the bow that sparked a thousand gripes. source unknown.
a few weeks ago at the catholic university of milan, a round table discussion was organized for the topic of fashion blogging. i was invited but unable to attend and i'm upset i couldn't make it - especially after finding out from attendees that an argument arose when fashion magazine journalists stated that blogging is unethical, stupid and pointless.
i was under the impression that this issue had been put to rest after the whole tavi/bow affair... but seeing as how it's been re-hashed, i feel like weighing in, especially since i wasn't there to say my peace.
what exactly is the insinuation behind "blogging is unethical"? and are they saying all blogging is inherently unethical? 'cause that's a broad and boldly untrue statement. aren't journalists supposed to be big on research and providing factual information? i'm sure there are some bloggers who are unethical, just as there exist some unethical journalists and some unethical people in every profession, country and walk of life. some people are unethical, and others aren't. to say "blogging is unethical" is a highly unsupported statement that sounds more like sour grapes than fact.
it's difficult to write about a product you haven't seen, touched, worn - and that's why many designers will willingly gift things to the press. but i used to work for a designer who would flat out get asked by magazine editors and journalists for freebies. in some cases, she would send over gifts as a thank you and editors would call back requesting alternate (more expensive) styles. i have yet to meet a blogger with the gall to pull a stunt like that. in fact, none of the blogs i read seem even remotely unethical. i never feel that bloggers are lying to me - endorsing things they don't actually like just for perks or freebies. most bloggers are aware that their reputation is incredibly important and as a result are very careful in the things they choose to feature. those who don't care can't really be considered good bloggers, can they? so really... this point is moot.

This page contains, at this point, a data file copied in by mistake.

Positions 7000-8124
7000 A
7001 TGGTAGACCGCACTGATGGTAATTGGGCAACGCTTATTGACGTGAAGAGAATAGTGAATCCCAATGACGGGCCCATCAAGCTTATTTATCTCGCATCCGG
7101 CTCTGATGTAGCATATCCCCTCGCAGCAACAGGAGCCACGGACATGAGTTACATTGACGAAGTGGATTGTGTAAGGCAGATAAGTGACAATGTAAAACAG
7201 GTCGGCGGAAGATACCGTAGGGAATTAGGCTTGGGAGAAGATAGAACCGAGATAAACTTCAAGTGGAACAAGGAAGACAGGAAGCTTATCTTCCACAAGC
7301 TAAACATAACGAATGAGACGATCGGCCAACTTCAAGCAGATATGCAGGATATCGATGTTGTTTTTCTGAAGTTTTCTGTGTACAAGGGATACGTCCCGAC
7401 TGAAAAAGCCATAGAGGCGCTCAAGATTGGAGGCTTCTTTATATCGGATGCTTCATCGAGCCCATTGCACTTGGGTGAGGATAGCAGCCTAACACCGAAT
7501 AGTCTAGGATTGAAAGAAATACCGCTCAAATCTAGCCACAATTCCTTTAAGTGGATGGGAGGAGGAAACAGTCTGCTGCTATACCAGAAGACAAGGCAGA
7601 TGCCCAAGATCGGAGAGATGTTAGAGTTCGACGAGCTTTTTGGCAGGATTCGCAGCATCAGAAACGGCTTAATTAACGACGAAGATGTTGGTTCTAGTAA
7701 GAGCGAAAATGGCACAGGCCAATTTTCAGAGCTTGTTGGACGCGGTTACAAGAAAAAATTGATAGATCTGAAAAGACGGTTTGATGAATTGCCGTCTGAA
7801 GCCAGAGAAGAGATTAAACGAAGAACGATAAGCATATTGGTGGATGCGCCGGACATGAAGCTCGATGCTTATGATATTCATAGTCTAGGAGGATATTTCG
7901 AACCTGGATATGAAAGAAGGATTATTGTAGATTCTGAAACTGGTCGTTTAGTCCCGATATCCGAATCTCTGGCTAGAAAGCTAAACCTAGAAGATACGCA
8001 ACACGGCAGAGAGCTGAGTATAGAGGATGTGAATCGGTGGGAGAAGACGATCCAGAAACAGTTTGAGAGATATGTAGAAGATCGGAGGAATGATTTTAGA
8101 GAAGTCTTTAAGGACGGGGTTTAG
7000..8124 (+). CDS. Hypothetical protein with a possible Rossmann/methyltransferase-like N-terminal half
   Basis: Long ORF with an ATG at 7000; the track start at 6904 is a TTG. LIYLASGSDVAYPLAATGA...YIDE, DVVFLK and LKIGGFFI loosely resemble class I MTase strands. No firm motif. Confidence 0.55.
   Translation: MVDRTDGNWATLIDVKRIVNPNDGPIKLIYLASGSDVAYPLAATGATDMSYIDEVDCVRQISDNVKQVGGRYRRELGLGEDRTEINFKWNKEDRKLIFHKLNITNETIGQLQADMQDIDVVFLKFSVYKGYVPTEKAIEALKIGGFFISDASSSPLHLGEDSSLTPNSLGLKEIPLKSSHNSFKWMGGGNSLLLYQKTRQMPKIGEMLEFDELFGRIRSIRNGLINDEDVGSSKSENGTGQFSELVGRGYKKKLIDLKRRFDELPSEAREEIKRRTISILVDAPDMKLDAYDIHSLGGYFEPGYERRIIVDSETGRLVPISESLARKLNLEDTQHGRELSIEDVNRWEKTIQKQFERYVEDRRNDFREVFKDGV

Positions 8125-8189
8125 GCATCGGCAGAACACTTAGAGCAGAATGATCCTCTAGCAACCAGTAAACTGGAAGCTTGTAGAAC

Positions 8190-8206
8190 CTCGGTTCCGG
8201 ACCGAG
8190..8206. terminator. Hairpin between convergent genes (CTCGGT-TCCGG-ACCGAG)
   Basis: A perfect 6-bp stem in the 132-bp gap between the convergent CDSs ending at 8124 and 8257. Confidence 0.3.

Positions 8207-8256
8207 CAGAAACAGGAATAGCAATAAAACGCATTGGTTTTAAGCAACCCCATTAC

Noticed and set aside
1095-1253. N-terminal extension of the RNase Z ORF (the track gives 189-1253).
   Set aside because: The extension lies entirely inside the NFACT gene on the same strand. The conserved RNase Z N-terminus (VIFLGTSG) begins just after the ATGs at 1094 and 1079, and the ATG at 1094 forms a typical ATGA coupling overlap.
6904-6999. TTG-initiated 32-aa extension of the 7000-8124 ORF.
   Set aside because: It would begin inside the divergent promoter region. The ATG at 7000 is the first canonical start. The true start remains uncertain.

"blogging is stupid and pointless." aside from being a rude thing to say, i'd argue the exact opposite. granted, not all blogs are created equal and it's up to each of us to find those that suit our tastes. but on the whole, i think the blogosphere is extremely useful and exactly what fashion needs.
in past years, many people have felt excluded from fashion. it can be an intimidating world and as a result, cause many people to roll their eyes, call it silly and just not bother. people will mock that which they don't understand, and they won't take the time to understand something that makes them feel excluded. unless we want fashion to continue coming off as an industry filled with insecure, self-important people, that's just gotta stop. for fashion to thrive, it has to adapt to new attitudes and this mentality of "you're not good enough to be part of this" is absolutely passé.
i get the impression that the resistance to fashion bloggers primarily stems from that mentality. bloggers take it upon themselves to do fashion their own way and confidently put it out there for all to see. they are broadening the definition of style. they prove daily that everyone and anyone can do fashion - regardless of size, age, location or financial means. this severe critique of fashion bloggers doesn't take any of that into account. sharing personal style gives people the confidence to get creative and have fun with fashion instead of feeling intimidated by it. that's the exact opposite of useless. the broader fashion becomes, the more creativity will thrive, which in turn will create more variety, resulting in a larger fashion industry. to me, that sounds like progress.
bloggers have certain freedoms allowing them to discuss issues magazines can't (or don't want to). topics like body image are being kept alive in the blogosphere daily. same with environmentalism, good working conditions in factories, fair trade, animal rights, various ethical debates, and many other topics that relate the fashion industry back to the real world. as much as fashion might represent fantasy, the industry itself is not independent of world issues. the blogosphere provides the perfect forum for discussion and the fact that it's thriving is a clear sign of what's desired and where we're headed. it isn't a war on magazines. and to attack bloggers with such harshness is a futile resistance against the direction people are going in of their own volition - the exact opposite of what the ever-evolving world of fashion is all about.
fashion blogging is a whole heap of hard work that requires steadfast dedication and continuously updated knowledge. in the past six months i've gotten to know the fashion blogging world extremely well. daily i meet interesting, creative and multi-talented people with smart views and wonderful personalities. when journalists attack fashion bloggers, i can't help but cock an eyebrow and question their motives. if they're making these accusations, they must not know the blogosphere very intimately, and if they don't know the blogosphere, how do they feel justified in making such accusations?
it reflects poorly on fashion as a whole when such pettiness gets thrown about. journalists and bloggers are not at odds. if anything, they're a compliment to each other and should work together to create new, innovative and creative material for people to see. it's an exciting time for the world at large and fashion is not excluded from that. welcome to the digital revolution, please check your old-fashioned mentality at the door and get with the program!